View: WhatsApp case is about you, the average internet user. So here are a few things you must know
In courts of law there is the doctrine of necessary and proper parties, without whose presence a case cannot be properly decided. This comes to mind in WhatsApp’s court challenge to the central government’s IT Rules as this case is inevitably about you, the average internet user.
The IT Rules, which were notified on February 25, 2021, bring in additional compliance for social media companies with more than 5 million users. It includes an obligation to implement a technical system called “traceability”. This ties the identity of the originator of the message to the message and became effective on May 26, 2021.
This has spurred WhatsApp to go before the high court of Delhi, causing a media maelstrom. This case has obvious implications for the privacy and cybersecurity of about 400 million users. To understand the implications let us start from the first principles of technical and legal impacts of traceability.
Given the likelihood you are a WhatsApp user, you may have seen a conspicuous notice when you open it – your messages are protected by end to end encryption. This is a technology that utilises a technical design called the signal protocol and ensures that your messages cannot be read by WhatsApp during the course of transmission. This helps prevent not only your messages from being accessed by third parties but also guards against a whole range of cyber security risks. Encryption helps keep your conversations private and safe.
It is the contention of the government that enables a whole range of illegality. For instance, disinformation that leads to mob lynching or reprehensible actions such as sharing of non-consensual sexual imagery of women and minors. Officials argue that the solution to this is finding out the identity of persons who first compose such messages and are its originators.
The “traceability” proposal has its proponents. Professor Kamakoti from IIT Madras has argued that it can be implemented with a few simple tweaks. However, Professor Prabhakar from IIT Bombay argues there are risks and a lack of utility in its deployment. He says, “The effectiveness is likely to be limited.”
The problem is that even minor changes in a message, for example capitalisation or a single punctuation, create a completely new data entry, thereby undermining the objective of tracing the originator. For large viral messages that are broadcast thousands of times, this will happen frequently when people forward messages adding their own commentary.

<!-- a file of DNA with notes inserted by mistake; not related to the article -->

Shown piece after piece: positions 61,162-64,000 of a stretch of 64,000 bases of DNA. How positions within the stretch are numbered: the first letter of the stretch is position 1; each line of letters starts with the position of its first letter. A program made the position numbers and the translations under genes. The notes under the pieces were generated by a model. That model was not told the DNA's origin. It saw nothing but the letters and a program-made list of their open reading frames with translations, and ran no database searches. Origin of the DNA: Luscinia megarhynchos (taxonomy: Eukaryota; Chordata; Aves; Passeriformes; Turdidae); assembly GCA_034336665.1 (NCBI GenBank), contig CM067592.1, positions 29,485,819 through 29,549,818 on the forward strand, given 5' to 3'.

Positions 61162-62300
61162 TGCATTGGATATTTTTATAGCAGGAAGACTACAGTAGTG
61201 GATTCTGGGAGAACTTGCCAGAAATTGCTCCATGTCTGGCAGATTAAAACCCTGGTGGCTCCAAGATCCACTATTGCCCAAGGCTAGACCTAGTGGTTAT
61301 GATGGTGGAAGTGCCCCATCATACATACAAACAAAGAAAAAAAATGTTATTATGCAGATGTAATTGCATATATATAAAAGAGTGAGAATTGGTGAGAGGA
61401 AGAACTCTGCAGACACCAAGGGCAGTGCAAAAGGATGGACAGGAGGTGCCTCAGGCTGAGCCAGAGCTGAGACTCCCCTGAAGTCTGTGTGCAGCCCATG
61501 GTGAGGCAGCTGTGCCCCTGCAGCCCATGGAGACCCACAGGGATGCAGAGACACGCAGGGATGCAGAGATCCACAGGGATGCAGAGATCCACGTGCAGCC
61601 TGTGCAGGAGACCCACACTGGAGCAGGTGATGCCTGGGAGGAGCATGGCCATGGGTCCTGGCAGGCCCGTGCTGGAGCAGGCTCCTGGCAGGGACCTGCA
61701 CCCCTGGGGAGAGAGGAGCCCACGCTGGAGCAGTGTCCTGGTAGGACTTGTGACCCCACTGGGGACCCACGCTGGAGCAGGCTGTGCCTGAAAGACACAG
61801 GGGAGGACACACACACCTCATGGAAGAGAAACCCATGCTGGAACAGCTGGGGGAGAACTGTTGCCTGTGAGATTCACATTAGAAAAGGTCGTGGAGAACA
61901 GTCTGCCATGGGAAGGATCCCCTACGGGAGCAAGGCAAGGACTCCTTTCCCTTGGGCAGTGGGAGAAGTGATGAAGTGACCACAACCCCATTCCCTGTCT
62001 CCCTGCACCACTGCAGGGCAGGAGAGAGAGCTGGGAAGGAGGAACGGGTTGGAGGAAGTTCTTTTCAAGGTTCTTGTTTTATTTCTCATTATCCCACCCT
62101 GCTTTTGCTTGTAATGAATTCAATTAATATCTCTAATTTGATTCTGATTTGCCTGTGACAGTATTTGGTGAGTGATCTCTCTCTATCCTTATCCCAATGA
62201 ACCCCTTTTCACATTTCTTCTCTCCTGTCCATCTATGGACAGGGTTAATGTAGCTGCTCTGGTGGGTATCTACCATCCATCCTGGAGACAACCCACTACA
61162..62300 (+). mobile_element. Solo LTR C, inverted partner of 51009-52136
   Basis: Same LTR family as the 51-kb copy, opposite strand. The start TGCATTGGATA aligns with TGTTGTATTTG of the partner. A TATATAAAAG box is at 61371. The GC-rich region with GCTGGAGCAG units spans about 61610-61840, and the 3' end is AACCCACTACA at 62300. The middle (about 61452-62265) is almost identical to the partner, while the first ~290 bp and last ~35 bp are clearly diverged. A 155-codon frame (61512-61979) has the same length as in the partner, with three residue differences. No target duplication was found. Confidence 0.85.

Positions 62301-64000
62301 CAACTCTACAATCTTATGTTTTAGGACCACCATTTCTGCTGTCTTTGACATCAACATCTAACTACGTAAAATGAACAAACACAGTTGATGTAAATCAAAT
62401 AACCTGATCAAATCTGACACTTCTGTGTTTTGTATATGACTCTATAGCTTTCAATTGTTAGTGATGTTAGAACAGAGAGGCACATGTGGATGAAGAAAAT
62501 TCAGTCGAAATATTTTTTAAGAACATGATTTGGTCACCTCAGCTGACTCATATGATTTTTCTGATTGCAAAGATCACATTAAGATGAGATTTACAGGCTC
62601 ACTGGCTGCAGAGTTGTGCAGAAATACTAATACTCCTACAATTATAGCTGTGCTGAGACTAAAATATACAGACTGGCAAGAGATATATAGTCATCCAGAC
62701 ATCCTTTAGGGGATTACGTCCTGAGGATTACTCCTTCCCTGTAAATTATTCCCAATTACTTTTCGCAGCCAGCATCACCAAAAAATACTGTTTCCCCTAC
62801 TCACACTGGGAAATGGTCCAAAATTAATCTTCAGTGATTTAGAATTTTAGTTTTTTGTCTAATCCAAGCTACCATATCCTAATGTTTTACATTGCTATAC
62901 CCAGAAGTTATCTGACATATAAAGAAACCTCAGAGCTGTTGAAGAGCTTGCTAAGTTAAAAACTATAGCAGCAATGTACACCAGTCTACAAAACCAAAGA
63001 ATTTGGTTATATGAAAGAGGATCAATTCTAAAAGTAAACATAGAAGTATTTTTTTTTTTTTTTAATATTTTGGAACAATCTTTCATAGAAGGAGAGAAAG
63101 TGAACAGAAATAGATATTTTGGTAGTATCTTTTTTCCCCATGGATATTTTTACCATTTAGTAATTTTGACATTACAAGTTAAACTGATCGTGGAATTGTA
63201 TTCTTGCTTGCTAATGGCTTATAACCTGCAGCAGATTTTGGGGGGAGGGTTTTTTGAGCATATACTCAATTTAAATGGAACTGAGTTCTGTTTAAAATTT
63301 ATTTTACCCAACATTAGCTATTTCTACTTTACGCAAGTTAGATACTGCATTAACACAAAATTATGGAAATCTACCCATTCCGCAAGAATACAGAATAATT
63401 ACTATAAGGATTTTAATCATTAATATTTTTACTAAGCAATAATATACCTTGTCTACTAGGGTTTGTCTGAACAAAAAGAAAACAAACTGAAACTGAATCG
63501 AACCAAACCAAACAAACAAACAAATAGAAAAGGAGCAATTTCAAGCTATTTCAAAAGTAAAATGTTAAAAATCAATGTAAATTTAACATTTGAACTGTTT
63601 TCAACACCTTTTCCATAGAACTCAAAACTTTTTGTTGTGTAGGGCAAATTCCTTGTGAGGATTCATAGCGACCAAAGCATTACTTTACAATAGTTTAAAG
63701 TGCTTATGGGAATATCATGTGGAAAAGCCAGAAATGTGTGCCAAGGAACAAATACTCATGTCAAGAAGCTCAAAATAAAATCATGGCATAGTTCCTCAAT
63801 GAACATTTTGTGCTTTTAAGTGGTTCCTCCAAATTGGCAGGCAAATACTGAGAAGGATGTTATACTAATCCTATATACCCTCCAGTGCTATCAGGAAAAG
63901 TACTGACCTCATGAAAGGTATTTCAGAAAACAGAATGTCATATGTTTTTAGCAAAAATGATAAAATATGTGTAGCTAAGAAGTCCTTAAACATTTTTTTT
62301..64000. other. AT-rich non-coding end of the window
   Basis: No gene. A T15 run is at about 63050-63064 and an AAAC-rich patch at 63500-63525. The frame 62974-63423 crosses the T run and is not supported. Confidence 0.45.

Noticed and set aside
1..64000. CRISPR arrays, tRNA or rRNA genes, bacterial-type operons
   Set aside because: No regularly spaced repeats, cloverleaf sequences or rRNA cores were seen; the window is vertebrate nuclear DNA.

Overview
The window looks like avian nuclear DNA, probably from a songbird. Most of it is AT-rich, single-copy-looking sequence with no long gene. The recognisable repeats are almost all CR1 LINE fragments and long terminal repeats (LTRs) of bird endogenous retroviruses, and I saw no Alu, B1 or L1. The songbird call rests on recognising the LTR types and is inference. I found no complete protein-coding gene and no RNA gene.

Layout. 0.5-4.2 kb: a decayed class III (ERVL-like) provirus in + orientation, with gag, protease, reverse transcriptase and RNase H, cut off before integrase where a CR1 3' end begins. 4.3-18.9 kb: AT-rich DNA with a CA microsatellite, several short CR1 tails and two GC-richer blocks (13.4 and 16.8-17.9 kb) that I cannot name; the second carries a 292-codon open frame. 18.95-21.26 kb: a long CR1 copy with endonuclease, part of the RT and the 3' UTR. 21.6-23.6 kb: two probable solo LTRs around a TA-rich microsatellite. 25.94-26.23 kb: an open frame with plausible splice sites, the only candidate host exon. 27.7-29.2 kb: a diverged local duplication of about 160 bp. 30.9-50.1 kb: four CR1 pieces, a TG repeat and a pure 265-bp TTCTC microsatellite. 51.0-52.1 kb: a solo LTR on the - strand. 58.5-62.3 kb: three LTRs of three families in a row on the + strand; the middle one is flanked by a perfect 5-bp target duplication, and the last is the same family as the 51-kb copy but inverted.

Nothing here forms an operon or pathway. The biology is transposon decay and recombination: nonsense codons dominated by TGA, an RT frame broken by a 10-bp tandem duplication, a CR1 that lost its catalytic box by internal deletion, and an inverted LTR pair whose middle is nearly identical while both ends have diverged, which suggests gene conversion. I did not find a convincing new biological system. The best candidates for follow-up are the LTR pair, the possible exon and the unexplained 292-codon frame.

This technical and common sense critique is buttressed by a report from the Internet Society. This report, a work of around 50 experts, points to potential cyber security concerns from implementing traceability. It says once WhatsApp and platforms like Signal and Telegram build in traceability, cybercrimes like impersonation, financial frauds, surveillance and social profiling are likely.
In August of 2017 the Supreme Court of India reaffirmed the fundamental right to privacy and laid down clear principles on how it can legally be limited when there is a justifiable need. A restriction on privacy requires a parliamentary law that has a constitutional purpose and is proportional. It means the least restrictive measure will be implemented and all alternatives which do not harm privacy, or restrict it in the least possible manner, must be explored. This helps maintain the balance between a fundamental right and a reasonable restriction, where inpidual liberty is safeguarded.
However, as explained above, due to technical risks, traceability is more of an overly broad measure. As the Internet Society warns: “Service providers would be forced to access the contents of users’ communications, greatly diminishing the security and privacy of a system for all users and putting national security at greater risk.” Viewed in this perspective, the HC petition by WhatsApp does articulate a goal which is supportive of the right to privacy.
While last weekend some news reports indicated WhatsApp won’t downgrade services for users who do agree to this change, most users have already been pretty much coerced to click, “I agree.” In its challenge the Union government has correctly objected to this privacy change by WhatsApp that did allow for user consent.
These court battles are important. And, for close to 740 million Indian internet subscribers, it is important they understand that neither WhatsApp nor the government is completely supportive of their fundamental right to privacy. We must expect less from WhatsApp than our government. WhatsApp is a technology business. Our government, though, has the primary responsibility of protecting our constitutional rights.
What is the solution? A regulatory framework that is deliberated in the public domain and Parliament. One that identifies clear harms and creates solutions understanding the technical aspects and impacts on privacy. However, in the interim what looks most likely is that the duty of protecting our privacy will fall to our constitutional courts.
Apar Gupta is a lawyer and executive director of Internet Freedom Foundation. Views are personal.